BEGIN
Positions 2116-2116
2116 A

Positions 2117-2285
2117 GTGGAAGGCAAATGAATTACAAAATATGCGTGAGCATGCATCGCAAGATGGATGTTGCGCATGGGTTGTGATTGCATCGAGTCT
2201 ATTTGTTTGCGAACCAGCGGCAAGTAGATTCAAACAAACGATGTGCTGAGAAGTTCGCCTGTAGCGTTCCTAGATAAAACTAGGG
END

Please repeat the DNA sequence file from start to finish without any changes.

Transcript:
Positions 2116-2116
2116 A

Positions 2117-2285
2117 GTGGAAGGCAAATGAATTACAAAATATGCGTGAGCATGCATCGCAAGATGGATGTTGCGCATGGGTTGTGATTGCATCGAGTCT
2201 ATTTGTTTGCGAACCAGCGGCAAGTAGATTCAAACAAACGATGTGCTGAGAAGTTCGCCTGTAGCGTTCCTAGATAAAACTAGGG